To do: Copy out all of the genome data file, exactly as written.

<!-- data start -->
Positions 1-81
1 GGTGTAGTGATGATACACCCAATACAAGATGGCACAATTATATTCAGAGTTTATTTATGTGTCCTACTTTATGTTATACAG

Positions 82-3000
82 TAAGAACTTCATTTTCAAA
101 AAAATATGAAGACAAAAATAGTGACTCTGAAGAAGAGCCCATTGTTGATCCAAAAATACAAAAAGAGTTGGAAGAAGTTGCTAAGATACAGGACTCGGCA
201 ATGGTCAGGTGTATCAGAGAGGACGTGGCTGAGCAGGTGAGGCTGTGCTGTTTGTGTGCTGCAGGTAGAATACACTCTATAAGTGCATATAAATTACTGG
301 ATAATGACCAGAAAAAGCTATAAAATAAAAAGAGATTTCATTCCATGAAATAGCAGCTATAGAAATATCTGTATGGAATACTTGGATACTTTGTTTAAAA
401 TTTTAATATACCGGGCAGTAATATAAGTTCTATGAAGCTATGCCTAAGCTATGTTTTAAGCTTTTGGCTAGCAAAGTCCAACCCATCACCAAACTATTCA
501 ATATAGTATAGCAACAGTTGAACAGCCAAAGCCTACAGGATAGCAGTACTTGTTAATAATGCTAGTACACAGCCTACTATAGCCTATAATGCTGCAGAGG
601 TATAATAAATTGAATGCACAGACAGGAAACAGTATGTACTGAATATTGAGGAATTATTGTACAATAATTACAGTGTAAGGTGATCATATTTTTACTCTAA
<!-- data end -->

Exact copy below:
Positions 1-81
1 GGTGTAGTGATGATACACCCAATACAAGATGGCACAATTATATTCAGAGTTTATTTATGTGTCCTACTTTATGTTATACAG

Positions 82-3000
82 TAAGAACTTCATTTTCAAA
101 AAAATATGAAGACAAAAATAGTGACTCTGAAGAAGAGCCCATTGTTGATCCAAAAATACAAAAAGAGTTGGAAGAAGTTGCTAAGATACAGGACTCGGCA
201 ATGGTCAGGTGTATCAGAGAGGACGTGGCTGAGCAGGTGAGGCTGTGCTGTTTGTGTGCTGCAGGTAGAATACACTCTATAAGTGCATATAAATTACTGG
301 ATAATGACCAGAAAAAGCTATAAAATAAAAAGAGATTTCATTCCATGAAATAGCAGCTATAGAAATATCTGTATGGAATACTTGGATACTTTGTTTAAAA
401 TTTTAATATACCGGGCAGTAATATAAGTTCTATGAAGCTATGCCTAAGCTATGTTTTAAGCTTTTGGCTAGCAAAGTCCAACCCATCACCAAACTATTCA
501 ATATAGTATAGCAACAGTTGAACAGCCAAAGCCTACAGGATAGCAGTACTTGTTAATAATGCTAGTACACAGCCTACTATAGCCTATAATGCTGCAGAGG
601 TATAATAAATTGAATGCACAGACAGGAAACAGTATGTACTGAATATTGAGGAATTATTGTACAATAATTACAGTGTAAGGTGATCATATTTTTACTCTAA